UPDATED STORY Artist Melissa Zink dies at 77: ‘Inspiration for others’

UPDATED STORY Artist Melissa Zink dies at 77: ‘Inspiration for others’

Melissa Zink, an artist of profound and extraordinary work, originally in “pottery,” died Friday (July 17), in Taos. She was 77.

“Pottery. That’s like calling Marlon Brando an impersonator,” Parks Gallery owner Stephen Parks wrote in a 1979 publication of High Country Profile, about his first encounter with Zink’s work.

“Melissa Zink — remember that name …” Parks and wife Joni Tickel, opened their gallery specifically to honor Melissa Zink’s genius, and for many years her exclusive gallery representative has been Parks Gallery in Taos.

They have been fast friends since Parks’ review of Zink’s very first show at the old Clay and Fiber gallery in Taos. Born in Kansas City, Mo., Zink was educated at Emma Willard School, in Troy, N.Y.; Swarthmore College, Swarthmore, Pa.; University of Chicago, and Kansas City Art Institute.

In 2000 she was honored by the National Museum of Women in the Arts in Washington, D.C., as the New Mexico representative in their “From the States” exhibition. In 2001 she was the recipient of the State of New Mexico’s “Governor’s Award for Excellence and Achievement in the Arts.”

In 2006 a major retrospective of her work was presented in 2006 at the Harwood Museum of Art in Taos, and that same year the book, “Melissa Zink, The Language of Enchantment,” by Hollis Walker, was published by New Mexico Magazine Press.

“Many artists fall short because they lack the technical skill or the intellect or the heart to create the art they envision,” Hollis Walker wrote from her Berkeley home in California, Monday (July 20). “Melissa Zink had all three in great measure, and that’s what made her work so powerful. I always felt great anticipation before she unveiled a new series; I couldn’t wait to see where she would next turn. And I was always surprised. On a personal note, Melissa was an incredible role model to me, and she was unfailingly kind and supportive of my endeavors.”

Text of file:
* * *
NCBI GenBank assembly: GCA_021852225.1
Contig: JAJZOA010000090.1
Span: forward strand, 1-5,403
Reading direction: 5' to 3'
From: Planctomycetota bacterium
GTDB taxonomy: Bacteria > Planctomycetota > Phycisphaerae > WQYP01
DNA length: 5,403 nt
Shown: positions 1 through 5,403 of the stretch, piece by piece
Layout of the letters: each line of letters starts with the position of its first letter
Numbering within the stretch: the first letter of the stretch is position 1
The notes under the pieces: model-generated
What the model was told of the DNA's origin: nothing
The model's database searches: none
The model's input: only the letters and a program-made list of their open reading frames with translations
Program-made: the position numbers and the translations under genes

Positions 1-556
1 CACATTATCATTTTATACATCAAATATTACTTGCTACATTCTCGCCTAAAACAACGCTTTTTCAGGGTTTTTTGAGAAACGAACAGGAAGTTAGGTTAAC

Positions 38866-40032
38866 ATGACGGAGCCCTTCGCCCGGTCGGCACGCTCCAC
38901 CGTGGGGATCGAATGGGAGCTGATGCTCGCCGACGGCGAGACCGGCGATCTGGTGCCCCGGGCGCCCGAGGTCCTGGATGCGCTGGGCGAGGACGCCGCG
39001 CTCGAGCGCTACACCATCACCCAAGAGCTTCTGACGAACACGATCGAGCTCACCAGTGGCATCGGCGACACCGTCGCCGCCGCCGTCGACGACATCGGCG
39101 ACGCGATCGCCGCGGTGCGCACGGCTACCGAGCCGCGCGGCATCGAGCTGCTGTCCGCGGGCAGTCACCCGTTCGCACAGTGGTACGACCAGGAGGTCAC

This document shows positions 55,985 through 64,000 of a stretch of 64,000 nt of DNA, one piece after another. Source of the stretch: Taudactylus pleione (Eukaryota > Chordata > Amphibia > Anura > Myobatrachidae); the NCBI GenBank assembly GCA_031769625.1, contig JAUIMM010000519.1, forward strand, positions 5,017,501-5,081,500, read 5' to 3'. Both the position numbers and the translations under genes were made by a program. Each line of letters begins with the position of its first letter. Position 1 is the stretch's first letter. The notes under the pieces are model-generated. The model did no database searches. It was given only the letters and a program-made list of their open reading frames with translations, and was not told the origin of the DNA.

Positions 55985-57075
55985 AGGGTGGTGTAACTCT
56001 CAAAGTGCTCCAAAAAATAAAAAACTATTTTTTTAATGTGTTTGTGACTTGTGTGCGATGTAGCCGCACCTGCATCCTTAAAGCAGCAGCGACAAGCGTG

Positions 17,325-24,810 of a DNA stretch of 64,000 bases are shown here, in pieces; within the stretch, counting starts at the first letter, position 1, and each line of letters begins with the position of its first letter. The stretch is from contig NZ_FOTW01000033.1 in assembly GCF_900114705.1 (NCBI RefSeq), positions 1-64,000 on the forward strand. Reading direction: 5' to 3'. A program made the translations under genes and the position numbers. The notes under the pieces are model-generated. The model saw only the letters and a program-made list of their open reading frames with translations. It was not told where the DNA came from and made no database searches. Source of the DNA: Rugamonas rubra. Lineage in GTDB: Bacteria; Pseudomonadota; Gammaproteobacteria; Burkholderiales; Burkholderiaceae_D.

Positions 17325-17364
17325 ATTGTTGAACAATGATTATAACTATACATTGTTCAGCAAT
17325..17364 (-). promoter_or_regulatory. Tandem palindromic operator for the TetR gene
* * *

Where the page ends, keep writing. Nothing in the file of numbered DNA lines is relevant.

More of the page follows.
Zink’s early experience with the historically male-dominated art world makes her ascendancy all the more remarkable.

“She was a great inspiration to other artists, women in particular who knew her story,” Parks said. “Discouraged by the Kansas City Art Institute because she wasn’t doing abstract expression, she went 20 years doing very little art, though obviously working in her head all those years. After she met and married her second husband, Nelson Zink, he asked her one evening, ‘What do you want to do with your life?’ She pulled the covers over her head and whispered, ‘I want to be an artist.’ She was in her early 40s. There haven’t been enough hours in the day since.”

Zink expounded on her misperception of her talent to Hollis Walker in an interview for the New Mexico Magazine monograph.

“I felt I was not gifted, and had never understood that I could develop skill, that one doesn’t have to be born with it.” She always said of her work: “I make what I love — museums, magically sealed containers, animals, pots, secrets, surprises, the history of people.”

Her paintings, sculpture and mixed-media works, much of which was inspired by her great love of books and what she termed the “book experience,” has exhibited in galleries and museums around the country and is included in many prestigious public and private collections.

“Melissa’s oeuvre is universal and exemplified her devotion to creativity, for to have been immersed in such beauty, was to be fully alive,” said Erión Y. Simpson, Taos Art Museum and Fechin House Executive Director, Monday afternoon. “In Melissa’s art we can see she loved every minute of her profession."

“Melissa was a magnificent and dynamic individual, with a talent unequaled in comparison, and she shall stand as one of the most significant artists of her time,” Simpson concluded. She was “one of the most prominent New Mexico artists of the last 30 years,” Parks said. “I don’t know what else to say — she was so talented in so many ways, a fabulous painter, sculptor and mixed media artist … She thought of artists as falling into two categories, miners and explorers, and she was an explorer.”

As Zink said: “The center I have been circling around and around is a private aesthetic formed from books and by books … “That aesthetic developed from the act of reading, the memories of reading, the literal companionship of books, the enchantments of photography, typography, graphic design, paper, leather, etc. Everything I find most beautiful and moving is in some way connected to books.”

An exhibition of her art, “Melissa Zink: Her Singular World,” opening Sept. 18 in Fechin’s Studio, shall be a tribute in her memory.

Melissa Zink leaves her husband, Nelson Zink of Taos, a daughter, Mallery Downs and husband Robert of Albuquerque and a grandson, Christopher Downs, of Denver.

To see Zink’s work, visit parksgallery.com.

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